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Think like an accessible UX researcher part 3: five common mistakes in usability testing and how to avoid them

This is the third in a series of posts reviewing the advice in Think like a UX Researcher, by David Travis and Philip Hodgson, from the perspective of involving people with disabilities in UX research (see Part 1 and Part 2). In this post, we’ll look at their advice on usability testing and the ways that […]

Think like an accessible UX researcher part 2: How many participants?

Posted on Thursday, 28 March 2019 by David Sloan

This is the second in a series of posts looking at the advice provided in the excellent book Think like a UX Researcher, by David Travis and Philip Hodgson, from the perspective of involving people with disabilities in UX research. Part 1 of this series focused on defining the research question(s) an activity should address. In […]

Think like an accessible UX researcher part 1: Defining your research problem

Posted on Friday, 22 March 2019 by David Sloan

Earlier this year, an important new book for the field of UX was published—Think like a UX Researcher, by David Travis and Philip Hodgson. Given the quality of advice provided by the authors over many years in the UX field, I had high expectations for the book. And sure enough, if you already work in […]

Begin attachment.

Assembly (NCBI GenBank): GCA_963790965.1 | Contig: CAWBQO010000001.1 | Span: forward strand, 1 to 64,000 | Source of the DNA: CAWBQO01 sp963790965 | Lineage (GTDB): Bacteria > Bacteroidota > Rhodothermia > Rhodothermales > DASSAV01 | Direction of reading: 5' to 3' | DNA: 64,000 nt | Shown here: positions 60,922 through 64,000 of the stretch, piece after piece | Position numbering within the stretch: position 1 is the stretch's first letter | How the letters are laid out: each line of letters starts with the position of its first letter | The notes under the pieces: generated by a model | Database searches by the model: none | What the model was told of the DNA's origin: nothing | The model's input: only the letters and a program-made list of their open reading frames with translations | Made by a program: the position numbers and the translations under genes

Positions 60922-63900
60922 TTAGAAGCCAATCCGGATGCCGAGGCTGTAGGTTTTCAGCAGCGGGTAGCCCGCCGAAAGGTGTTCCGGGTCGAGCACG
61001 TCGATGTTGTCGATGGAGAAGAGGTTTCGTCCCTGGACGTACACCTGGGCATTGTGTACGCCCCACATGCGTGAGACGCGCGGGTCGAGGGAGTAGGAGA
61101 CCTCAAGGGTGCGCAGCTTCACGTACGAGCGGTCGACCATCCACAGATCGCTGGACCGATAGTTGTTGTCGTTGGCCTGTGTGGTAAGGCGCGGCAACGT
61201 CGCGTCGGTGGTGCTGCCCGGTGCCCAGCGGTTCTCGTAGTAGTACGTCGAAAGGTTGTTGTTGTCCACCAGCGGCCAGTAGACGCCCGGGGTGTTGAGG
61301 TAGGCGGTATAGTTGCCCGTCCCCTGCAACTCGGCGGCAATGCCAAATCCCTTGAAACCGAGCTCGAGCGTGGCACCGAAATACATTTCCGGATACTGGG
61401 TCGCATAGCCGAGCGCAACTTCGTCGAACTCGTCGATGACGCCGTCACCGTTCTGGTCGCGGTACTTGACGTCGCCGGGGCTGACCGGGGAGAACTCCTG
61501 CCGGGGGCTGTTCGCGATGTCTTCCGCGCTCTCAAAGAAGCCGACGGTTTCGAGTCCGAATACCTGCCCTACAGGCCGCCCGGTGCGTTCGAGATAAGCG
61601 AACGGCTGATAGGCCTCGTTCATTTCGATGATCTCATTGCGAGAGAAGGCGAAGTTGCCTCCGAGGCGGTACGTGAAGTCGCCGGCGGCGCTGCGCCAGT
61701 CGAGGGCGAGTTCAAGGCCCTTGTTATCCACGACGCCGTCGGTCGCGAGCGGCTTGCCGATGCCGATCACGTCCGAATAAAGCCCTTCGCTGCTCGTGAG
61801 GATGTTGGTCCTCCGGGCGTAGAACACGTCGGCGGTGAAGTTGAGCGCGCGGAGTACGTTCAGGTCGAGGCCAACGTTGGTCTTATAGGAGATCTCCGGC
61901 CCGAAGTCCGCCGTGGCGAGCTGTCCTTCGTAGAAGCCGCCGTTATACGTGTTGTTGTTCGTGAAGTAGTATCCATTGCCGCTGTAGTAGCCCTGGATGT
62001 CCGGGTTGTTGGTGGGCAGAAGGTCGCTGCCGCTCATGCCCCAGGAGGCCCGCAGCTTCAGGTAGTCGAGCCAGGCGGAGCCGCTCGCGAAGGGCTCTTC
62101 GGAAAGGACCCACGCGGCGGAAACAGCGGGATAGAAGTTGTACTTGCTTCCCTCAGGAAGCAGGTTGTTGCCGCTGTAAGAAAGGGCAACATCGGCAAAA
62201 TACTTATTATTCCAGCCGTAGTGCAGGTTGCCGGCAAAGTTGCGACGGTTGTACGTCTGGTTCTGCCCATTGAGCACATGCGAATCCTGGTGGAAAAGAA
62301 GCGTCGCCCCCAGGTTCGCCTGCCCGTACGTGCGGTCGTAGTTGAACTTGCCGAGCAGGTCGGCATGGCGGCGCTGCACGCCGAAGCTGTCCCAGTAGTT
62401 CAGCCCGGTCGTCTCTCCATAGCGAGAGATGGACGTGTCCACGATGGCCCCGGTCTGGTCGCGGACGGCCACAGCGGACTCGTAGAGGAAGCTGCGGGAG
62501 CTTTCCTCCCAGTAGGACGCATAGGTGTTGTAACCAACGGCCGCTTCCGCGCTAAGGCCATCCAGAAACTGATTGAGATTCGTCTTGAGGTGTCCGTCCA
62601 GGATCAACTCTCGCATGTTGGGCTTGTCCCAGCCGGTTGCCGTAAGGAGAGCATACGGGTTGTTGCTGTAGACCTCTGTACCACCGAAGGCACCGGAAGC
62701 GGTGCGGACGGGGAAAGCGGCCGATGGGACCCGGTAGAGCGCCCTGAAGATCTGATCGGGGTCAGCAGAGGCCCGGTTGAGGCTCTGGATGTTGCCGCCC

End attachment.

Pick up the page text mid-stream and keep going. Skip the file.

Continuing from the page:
CSUN 2019 Round-up

Posted on Wednesday, 20 March 2019 by Steve Faulkner

Every year the people of TPG make the pilgrimage to CSUN. The faces may change, the venue may change, but TPG has been a force to reckon with at CSUN for many years. This year was no exception, we had a crop of first time CSUN speakers and old hands, that thrilled and informed to […]

Short note: The abbreviation appreciation society

Posted on Tuesday, 12 March 2019 by Steve Faulkner

The HTML <abbr> element is deceptively familiar and attractive, its been around forever (1999) and thus people assume that it does what it does and does it well. Nothing much changed over the iterations of the abbr element definition over the years. One notable exception is that the acronym element was obsoleted in HTML5 and […]